If you live in British Columbia, Canada, chances are you speak English—most likely as a native language. Foreign languages are common in the western province, with speakers of Punjabi, Mandarin, Cantonese, Tagalog, and other languages numerous particularly in the Vancouver area, but those aren’t the only non-English languages you’ll discover in British Columbia. If you look a little closer, you’ll discover the original languages of the land, the indigenous languages that are still spoken today—such as Thompson.
Thompson—or, as it’s known natively, Nlaka'pamuctsin—is spoken today by around 130 native speakers, making it a severely endangered language, as per UNESCO. When you realize that there are more than 3,000 documented Nlaka'pamux people alive today, the precarious situation of the Thompson language becomes clear. Members of the nation are exploring ways to revitalize their culture and language, so there’s still hope—and we at TranslationServices.com would love to help in the way we can. That’s why we’ve set up our own translation team for Thompson.
A free quote for our Thompson translation services? Just send us a message!
Would you like to know a bit more about the Thompson language?
British Columbia is home to many of the indigenous languages that abound across Canada, and Thompson, or Nlaka'pamuctsin, is one of them. It’s spoken in the Fraser Canyon, Thompson Canyon, and Nicola Country, located in the mountainous interior regions of southern British Columbia, dipping down into Washington State. A distinctive dialect of Thompson is also spoken in the Nicola Valley, where it’s known as Scw'exmx. Thompson belongs to one of the most prominent—and most notoriously complicated—indigenous language families in the Northwest Pacific: Salishan.
Like other Salishan languages, Thompson is a consonant-heavy language, and its morphology is equally complex. It’s a verb-initial language, with both the verb-subject-object and verb-object-subject word orders used commonly. Thompson lacks grammatical gender, and its numeral classifiers are optional, which can make it feel easier to a learner—but the language is jam-packed with lexical suffixes that can transform the meaning of the noun they’re attached to. As opposed to conventional affixes, which typically provide grammatical information, alter the nuance, or change the class of a word (e.g., from a noun to a verb), Thompson’s lexical affixes are more like “suffixicized” versions of regular nouns, sometimes bearing little resemblance to the independent noun. These suffixes can be attached to other words to form new words or even entire sentences. Of course, such a complex feature is difficult to translate—but don’t worry, that’s what our Thompson translators are here for.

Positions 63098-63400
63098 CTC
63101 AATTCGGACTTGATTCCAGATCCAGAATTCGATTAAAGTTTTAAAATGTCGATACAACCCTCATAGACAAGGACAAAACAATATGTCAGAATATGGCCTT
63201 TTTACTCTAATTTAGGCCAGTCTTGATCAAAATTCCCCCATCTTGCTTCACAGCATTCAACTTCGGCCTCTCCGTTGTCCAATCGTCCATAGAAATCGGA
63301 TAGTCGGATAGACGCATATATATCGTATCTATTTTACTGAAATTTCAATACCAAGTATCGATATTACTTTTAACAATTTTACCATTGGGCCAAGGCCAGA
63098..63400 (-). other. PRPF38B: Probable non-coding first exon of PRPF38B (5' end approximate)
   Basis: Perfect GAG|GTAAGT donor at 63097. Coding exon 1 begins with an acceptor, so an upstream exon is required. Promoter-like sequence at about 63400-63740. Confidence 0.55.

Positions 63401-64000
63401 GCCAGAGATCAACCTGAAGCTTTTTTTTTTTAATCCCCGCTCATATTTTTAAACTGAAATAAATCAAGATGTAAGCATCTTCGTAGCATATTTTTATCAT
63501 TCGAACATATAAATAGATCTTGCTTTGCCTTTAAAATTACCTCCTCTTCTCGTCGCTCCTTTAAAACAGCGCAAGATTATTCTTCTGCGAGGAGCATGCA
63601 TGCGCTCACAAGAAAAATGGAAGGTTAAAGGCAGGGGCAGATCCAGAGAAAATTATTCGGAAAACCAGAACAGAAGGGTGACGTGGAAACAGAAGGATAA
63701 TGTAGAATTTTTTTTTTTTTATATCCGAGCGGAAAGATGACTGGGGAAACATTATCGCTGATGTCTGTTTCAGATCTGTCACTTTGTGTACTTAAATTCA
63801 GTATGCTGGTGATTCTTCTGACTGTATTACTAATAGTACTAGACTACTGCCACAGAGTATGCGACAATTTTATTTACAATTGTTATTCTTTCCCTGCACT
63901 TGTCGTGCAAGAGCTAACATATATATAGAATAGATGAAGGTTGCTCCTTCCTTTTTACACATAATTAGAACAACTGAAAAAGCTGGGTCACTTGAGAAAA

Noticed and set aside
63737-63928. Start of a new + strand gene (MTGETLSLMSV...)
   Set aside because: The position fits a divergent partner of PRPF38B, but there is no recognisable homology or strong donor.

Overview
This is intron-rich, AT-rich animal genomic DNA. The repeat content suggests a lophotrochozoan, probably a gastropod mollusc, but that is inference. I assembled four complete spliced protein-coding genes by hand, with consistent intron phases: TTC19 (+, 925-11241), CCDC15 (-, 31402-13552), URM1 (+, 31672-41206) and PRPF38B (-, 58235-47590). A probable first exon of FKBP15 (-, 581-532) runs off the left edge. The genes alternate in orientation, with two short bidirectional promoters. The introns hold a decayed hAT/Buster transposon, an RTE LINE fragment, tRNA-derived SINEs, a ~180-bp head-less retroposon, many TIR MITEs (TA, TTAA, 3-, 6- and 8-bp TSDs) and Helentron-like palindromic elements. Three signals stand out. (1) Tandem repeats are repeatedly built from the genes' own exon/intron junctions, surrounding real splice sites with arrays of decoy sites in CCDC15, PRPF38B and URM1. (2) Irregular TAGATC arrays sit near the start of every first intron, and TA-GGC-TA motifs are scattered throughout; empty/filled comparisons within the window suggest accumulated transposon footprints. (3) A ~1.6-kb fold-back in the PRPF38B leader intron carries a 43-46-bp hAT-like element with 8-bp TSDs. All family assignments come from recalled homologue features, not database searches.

Let us help you with your Thompson translation needs!
At TranslationServices.com, we’re passionate about translating endangered minority languages like Thompson, even when most other translation agencies gloss over such languages. We’ve done our best to put together a high-quality team of Thompson translators, proud native speakers and advanced learners who understand the intricacies of this precious tongue. We offer translation services both to and from Thompson, customizable to fit your specific needs—just let us know what you’re looking for!
Of course, with only around 130 native speakers of Thompson, we’re severely limited in what we can offer, but we nonetheless strive to provide flexible translation services that adapt to your needs. If you have any special requests, all you have to do is let us know, and we’ll select the best Thompson translator on our team to work with you. Educational materials for local children? Marketing materials for organizations to connect with Thompson speakers? Literary translation services to help share important Nlaka'pamuctsin stories or broaden the body of literature available in the language? Whatever you need, our passionate Thompson translators are eager to help.
What kind of Thompson translation project do you have? Reach out today with the details, and let’s get started!